After Jet Airways went off radar in April, market leader IndiGo Airlines is now in the midst of a messy internecine battle. Rakesh Gangwal (36.68 per cent holding) has accused IndiGo’s other co-founder Rahul Bhatia (38.26 per cent) of violation of corporate governance norms including irregularities in related-party transactions. Bhatia has strongly refuted this, and accused Gangwal of levelling false allegations to escape agreed obligations and gain more control over the airline. The matter is now in SEBI’s court which has directed the company to respond by July 19. Meanwhile, SEBI and the Centre have reportedly started digging into the various allegations of governance lapses and violations. It is critical that SEBI and the Corporate Affairs Ministry thoroughly investigate discomfiting questions being thrown up by the high-profile feud.
One, were the related-party transactions at the airline in full compliance with the Companies Act and SEBI norms? Two, what is the legal sanctity of the shareholder’s agreement entered into between Gangwal and Bhatia that effectively gives the latter unusual, dominant and continual control over the airline’s management? Three, can the articles of association of the company have clauses that perpetuate such control and influence? Four, did the company’s management underplay the extent of the dispute between the promoters and keep shareholders in the dark? There has been much destruction in shareholder value since the outbreak of the no-holds barred hostilities. Five, going by media reports, what is the nature and implication of the “exclusive parleys” that Gangwal is reported to have had with engine provider Pratt and Whitney? The common thread connecting these questions is whether the interest of non-promoter shareholders was compromised at any stage.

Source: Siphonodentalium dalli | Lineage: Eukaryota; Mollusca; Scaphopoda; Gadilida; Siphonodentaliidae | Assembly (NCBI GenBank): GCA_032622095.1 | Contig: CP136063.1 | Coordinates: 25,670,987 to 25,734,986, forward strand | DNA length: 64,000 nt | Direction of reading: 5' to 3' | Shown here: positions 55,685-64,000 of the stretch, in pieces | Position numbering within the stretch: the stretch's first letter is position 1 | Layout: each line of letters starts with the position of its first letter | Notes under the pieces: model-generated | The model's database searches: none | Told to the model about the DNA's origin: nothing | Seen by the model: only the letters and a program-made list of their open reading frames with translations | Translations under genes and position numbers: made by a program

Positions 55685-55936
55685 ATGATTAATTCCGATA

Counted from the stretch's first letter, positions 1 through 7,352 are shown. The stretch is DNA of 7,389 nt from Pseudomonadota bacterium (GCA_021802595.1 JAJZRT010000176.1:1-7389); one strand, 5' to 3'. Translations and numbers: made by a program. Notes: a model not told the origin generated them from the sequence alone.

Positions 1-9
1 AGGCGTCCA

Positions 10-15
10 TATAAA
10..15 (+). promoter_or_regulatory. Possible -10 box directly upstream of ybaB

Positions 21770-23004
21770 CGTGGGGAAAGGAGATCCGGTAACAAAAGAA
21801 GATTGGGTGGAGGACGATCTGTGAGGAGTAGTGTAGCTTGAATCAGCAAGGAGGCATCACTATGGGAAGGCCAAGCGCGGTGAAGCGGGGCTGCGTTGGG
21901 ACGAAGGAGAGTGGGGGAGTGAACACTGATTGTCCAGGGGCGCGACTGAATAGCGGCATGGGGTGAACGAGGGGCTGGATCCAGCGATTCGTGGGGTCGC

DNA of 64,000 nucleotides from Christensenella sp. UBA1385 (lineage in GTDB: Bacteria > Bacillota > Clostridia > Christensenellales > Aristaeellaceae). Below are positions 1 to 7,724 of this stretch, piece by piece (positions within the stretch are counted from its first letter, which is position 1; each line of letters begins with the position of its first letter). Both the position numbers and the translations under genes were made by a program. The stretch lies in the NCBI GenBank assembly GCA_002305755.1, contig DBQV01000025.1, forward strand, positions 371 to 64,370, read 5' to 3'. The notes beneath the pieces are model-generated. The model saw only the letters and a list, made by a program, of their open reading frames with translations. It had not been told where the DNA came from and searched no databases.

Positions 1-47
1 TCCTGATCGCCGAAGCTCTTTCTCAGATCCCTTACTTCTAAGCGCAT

This feud isn’t without a sense of irony. The promoters who now accuse each other of violations and machinations did not exactly cover themselves in glory in the run-up to the airline’s IPO in 2015. They had chosen to pay themselves a huge dividend that had turned the company’s net worth negative. Even if legal, it did not reflect well on the corporate governance front. Today, it does not help that IndiGo is the giant in the domestic skies with nearly 50 per cent market share. Turbulence at the airline will tell in a big way on the country’s aviation sector, struggling with weak passenger growth. These critical questions need to be addressed in quick time for the airline to get back on track. They relate to fundamental corporate governance norms and to the protection of the rights of public shareholders in any company. Listed domestic companies are mandated to have at least 25 per cent public shareholding and this is set to go up further to 35 per cent in the coming years. Any lapse in safeguarding the interests of this group will have a deleterious effect in their participation in capital market activities.